Alan Crosby's blog: Location, location, location

By Jon Bauckham, 5 May 2016 - 4:43pm

Alan imagines what it would have been like for his 4x great grandfather when he upped sticks and moved his family from mid-Norfolk to the edge of the Cotswolds

Dr Alan Crosby is the editor of the Local Historian and a columnist for WDYTYA? MagazineThursday 5 May 2016
Alan Crosby
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Swanton Morley, Norfolk, Jim Laws/Alamy

Alan's 4 x great grandparents left behind the rural idyll of Swanton Morley (Photo: Jim Laws/Alamy)

Last week I had a quick visit to Hertfordshire Archives and Local Studies.

There was no time to do family history, even though my 4x great grandfather John Hyde was born in Hatfield in 1800 and his mother was from the tiny and still amazingly rural village of St Pauls Walden (lovely name!) tucked away in the forgotten corner between Stevenage, Luton and Hitchin.

John was a papermaker and when he was 23 he married Ann Elizabeth Ashmore at the equally remote but rather larger village of Swanton Morley, in mid-Norfolk. There were important papermills nearby on the River Wensum, but I’ve never worked out exactly how he learned of them and the employment they offered.

But the fact that he was a papermaker is directly responsible for my existence, since in about 1835 John, Ann and their only surviving child, my 3x great grandmother Elizabeth, moved halfway across England to another papermill.

This was a small enterprise with a slightly precarious commercial history, on the Sor Brook at Broughton, three miles south-west of Banbury in Oxfordshire. It must have been there, in the local market town, that Elizabeth Hyde met George Crosby. She married him in 1845 at Broughton.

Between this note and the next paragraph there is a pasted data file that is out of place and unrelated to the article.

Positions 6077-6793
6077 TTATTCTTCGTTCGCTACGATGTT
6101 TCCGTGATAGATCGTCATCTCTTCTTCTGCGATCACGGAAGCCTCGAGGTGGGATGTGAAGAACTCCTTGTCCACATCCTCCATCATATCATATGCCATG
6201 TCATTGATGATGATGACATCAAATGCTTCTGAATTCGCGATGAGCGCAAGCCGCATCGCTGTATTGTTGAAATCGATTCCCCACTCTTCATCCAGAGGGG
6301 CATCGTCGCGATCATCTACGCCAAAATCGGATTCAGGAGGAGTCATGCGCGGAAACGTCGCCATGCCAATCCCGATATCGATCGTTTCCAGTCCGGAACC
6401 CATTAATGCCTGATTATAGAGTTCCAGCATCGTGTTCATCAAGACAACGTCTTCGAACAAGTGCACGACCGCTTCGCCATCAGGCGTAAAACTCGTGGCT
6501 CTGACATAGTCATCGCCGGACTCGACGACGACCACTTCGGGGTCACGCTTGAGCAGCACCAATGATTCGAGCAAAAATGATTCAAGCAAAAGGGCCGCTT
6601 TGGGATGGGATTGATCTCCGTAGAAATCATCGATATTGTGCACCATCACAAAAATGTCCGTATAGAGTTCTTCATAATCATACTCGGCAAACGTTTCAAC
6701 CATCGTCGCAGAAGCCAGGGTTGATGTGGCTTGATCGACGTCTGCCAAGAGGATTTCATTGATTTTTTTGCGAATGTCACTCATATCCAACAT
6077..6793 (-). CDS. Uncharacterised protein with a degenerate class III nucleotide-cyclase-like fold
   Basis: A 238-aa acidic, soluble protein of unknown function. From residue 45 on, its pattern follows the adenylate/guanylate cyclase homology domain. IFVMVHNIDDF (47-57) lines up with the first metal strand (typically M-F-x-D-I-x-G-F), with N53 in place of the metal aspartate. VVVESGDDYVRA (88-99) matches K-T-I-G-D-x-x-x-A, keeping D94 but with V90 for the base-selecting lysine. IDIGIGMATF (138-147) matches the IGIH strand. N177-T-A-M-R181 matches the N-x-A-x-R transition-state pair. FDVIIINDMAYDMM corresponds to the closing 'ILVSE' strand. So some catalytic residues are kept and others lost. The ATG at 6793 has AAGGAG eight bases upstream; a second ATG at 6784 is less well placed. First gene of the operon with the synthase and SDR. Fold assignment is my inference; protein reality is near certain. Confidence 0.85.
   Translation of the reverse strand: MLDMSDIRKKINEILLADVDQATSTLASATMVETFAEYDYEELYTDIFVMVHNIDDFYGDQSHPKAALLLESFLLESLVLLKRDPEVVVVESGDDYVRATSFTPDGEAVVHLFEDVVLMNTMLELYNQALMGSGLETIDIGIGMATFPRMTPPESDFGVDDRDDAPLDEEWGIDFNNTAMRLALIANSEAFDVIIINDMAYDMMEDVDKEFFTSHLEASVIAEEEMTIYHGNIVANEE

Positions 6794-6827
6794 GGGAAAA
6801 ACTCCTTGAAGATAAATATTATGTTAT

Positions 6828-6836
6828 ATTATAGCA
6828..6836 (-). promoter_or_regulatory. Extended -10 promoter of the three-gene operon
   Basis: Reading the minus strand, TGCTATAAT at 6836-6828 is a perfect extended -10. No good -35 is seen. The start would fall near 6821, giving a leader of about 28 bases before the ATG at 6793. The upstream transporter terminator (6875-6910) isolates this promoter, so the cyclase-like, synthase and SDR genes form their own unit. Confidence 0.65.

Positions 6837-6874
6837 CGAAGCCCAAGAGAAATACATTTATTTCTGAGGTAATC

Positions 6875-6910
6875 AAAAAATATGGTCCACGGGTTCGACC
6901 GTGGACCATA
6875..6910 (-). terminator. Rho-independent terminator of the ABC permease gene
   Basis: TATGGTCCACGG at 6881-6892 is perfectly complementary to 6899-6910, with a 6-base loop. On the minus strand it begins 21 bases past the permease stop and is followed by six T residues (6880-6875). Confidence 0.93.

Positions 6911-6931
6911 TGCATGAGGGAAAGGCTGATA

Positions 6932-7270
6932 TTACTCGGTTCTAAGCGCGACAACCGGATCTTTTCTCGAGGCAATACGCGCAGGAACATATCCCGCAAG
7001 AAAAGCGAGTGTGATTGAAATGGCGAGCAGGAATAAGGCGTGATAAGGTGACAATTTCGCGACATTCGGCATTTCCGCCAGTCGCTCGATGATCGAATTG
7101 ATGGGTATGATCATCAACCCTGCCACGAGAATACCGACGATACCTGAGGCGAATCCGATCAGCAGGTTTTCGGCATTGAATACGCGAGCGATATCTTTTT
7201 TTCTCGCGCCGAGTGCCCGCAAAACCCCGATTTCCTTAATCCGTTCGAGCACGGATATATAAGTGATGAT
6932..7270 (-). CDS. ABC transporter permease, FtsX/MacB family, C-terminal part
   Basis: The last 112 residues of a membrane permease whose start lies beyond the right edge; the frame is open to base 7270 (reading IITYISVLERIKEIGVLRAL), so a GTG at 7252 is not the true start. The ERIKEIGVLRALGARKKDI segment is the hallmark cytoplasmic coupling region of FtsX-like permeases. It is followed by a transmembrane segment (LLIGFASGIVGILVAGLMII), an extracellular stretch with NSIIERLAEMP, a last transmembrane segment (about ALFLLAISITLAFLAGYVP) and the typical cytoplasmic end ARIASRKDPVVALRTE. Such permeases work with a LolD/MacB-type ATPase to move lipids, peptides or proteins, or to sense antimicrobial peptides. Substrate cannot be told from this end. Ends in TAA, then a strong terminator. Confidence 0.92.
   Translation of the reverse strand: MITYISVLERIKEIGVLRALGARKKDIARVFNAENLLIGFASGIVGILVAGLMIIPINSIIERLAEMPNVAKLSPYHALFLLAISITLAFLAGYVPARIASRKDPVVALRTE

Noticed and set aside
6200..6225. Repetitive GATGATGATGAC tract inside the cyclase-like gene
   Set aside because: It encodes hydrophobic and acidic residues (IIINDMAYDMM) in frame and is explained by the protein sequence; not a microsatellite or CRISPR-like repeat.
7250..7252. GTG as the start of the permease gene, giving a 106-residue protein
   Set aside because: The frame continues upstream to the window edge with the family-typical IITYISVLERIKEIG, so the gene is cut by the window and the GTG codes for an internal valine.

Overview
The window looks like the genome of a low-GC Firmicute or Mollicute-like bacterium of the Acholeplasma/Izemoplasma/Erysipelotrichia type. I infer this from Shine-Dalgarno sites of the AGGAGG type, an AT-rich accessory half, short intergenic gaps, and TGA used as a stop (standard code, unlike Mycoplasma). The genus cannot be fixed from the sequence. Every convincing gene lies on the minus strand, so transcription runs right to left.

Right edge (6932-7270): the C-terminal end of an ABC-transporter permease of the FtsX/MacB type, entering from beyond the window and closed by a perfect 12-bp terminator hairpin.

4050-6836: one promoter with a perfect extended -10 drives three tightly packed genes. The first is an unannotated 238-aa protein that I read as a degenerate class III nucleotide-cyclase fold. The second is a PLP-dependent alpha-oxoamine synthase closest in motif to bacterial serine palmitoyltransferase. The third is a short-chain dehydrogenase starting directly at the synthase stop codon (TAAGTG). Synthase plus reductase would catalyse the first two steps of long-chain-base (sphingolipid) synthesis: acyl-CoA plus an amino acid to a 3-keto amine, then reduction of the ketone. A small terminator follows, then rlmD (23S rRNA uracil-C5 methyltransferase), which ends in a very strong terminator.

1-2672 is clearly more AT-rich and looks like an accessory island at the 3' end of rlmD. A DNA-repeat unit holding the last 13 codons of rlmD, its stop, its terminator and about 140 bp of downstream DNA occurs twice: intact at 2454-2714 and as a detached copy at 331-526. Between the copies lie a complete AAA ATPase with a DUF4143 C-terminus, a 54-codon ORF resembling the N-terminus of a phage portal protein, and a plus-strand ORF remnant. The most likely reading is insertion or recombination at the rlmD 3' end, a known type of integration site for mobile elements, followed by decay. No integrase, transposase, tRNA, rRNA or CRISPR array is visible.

I’m fascinated by their journey – husband, wife and daughter aged 10 or 11, presumably in a cart with their possessions, trundling through Norfolk, over the Fens, across the rolling farmlands of the Midlands to the edge of the Cotswolds.

What must they have thought, what hopes and fears and expectations did they have? Of course I’ll never know. I can only imagine.

Alan Crosby lives in Lancashire and is editor of The Local Historian. He is an honorary research fellow at Lancashire and Liverpool universities.

 

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Alan Crosby's blog: A corker of a discovery
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Alan Crosby's blog: Solving the mystery of great aunt Edith
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